Declare His glory among the nations, His marvelous works among all the peoples!

Kids Corner: A few highlights from these last months!

It has been a really busy and crazy few months since I last posted. I know that I am not good with keeping up on this blog…but I am going to at least put some pictures up with brief captions of some of the kids activities as I know that is what some people really like to see!

While Luke and I both stay busy with our various ministry roles, I am very blessed to also be able to focus on the kids!

2 weeks ago we celebrated Pamoja Week at Hopac. “Pamoja” means “together” in Kiswahili.  Pamoja Week at Hopac is a week long celebration of togetherness that consists of dressing up daily, playing games at recess, having extra fun assemblies and concluding the week with the schools FAVORITE DAY OF THE YEAR: International day!

There is no “buy rite” or costume store here…so you guessed it, all these outfits were made completely from scratch. I went to the market and dug through piles of used clothes and then cut, sewed, glued, and pieced together each costume!

Day 1: Career Day (Adi: Robber, Jude: Mad scientist, Ezra: FBI Agent)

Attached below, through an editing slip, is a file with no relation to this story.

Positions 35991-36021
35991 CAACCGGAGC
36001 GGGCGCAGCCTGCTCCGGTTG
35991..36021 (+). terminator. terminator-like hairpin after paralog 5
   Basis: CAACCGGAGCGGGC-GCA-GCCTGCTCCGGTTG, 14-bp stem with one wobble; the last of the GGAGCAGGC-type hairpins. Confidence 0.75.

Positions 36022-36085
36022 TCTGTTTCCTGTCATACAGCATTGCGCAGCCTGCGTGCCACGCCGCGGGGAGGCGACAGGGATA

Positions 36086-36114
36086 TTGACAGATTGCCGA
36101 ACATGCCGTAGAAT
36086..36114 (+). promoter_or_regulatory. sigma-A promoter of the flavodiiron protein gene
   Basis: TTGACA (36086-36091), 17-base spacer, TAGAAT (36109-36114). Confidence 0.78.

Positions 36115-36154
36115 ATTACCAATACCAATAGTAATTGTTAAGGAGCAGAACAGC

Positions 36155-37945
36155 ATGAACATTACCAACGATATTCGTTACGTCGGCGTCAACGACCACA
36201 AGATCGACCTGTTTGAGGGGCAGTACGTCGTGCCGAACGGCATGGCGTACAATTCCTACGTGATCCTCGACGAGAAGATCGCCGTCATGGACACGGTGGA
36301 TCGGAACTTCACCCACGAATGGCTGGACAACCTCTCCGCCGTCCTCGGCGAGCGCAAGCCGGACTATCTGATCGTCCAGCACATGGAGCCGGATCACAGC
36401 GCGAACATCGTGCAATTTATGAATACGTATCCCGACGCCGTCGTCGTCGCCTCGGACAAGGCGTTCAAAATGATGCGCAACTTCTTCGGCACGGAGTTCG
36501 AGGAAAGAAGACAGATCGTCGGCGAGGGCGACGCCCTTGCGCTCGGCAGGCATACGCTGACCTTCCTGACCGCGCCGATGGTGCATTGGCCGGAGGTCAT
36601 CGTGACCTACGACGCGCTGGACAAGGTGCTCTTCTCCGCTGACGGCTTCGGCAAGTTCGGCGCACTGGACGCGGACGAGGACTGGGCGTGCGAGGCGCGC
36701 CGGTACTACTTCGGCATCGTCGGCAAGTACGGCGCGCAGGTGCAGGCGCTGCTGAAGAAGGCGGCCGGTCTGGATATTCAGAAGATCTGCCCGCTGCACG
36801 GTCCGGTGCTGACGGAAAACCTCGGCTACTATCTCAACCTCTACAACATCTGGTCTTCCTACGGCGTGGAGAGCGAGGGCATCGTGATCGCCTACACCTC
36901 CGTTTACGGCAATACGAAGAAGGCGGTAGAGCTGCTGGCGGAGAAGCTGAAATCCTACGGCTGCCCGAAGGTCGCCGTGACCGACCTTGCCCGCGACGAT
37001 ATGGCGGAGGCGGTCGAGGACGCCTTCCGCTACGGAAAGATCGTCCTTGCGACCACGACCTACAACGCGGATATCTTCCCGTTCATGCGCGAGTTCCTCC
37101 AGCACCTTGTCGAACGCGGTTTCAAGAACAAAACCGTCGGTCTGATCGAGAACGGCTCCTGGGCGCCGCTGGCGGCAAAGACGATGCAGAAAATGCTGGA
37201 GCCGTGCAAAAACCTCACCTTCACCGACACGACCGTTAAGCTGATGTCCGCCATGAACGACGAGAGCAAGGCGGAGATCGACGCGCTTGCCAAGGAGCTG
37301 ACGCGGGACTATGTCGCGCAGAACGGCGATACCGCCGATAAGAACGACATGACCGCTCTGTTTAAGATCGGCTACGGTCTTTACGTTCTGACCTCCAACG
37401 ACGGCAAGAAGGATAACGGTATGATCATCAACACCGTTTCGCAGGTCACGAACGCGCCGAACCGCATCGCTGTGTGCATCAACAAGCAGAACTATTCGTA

*I am not so sure the Primary School Student Council President as a professional robber was a good idea…but hey, it was fun!

Oh yes, I forgot to mention…Adi and two of her classmates ran together for Student Council in the month of September. There were 6 other teams running, consisting of a President, Vice president and Treasurer. Adi, Claire and Marcus put in SO much time making over 120 rainbow loom pencil grips on pencils for every student in primary. After campaigning for a week (posters, speeches, etc), the primary students voted. It was with great excitement that Adi’s team won and are the student council leaders at HOPAC.

Day 2: Sports Day (Adi: Gymnast, Jude: Basketball player, Ezra: Hurdler)

Day 3: Ancient Day (Adi: Greek princess, Ezra: Ancient Roman soldier, Jude: ancient samurai ninja)

Day 4: Hawaiian/Beach Day (Adi: Ukulele playing pineapple, Ezra: Scuba diver, Jude: Beach bum skater)

Day 5: International Day

International day at HOPAC is a blast. It begins with a parade of the 39 countries our school represents , followed by performances, decorated and interactive country information rooms, and a ton of AMAZING food from each country.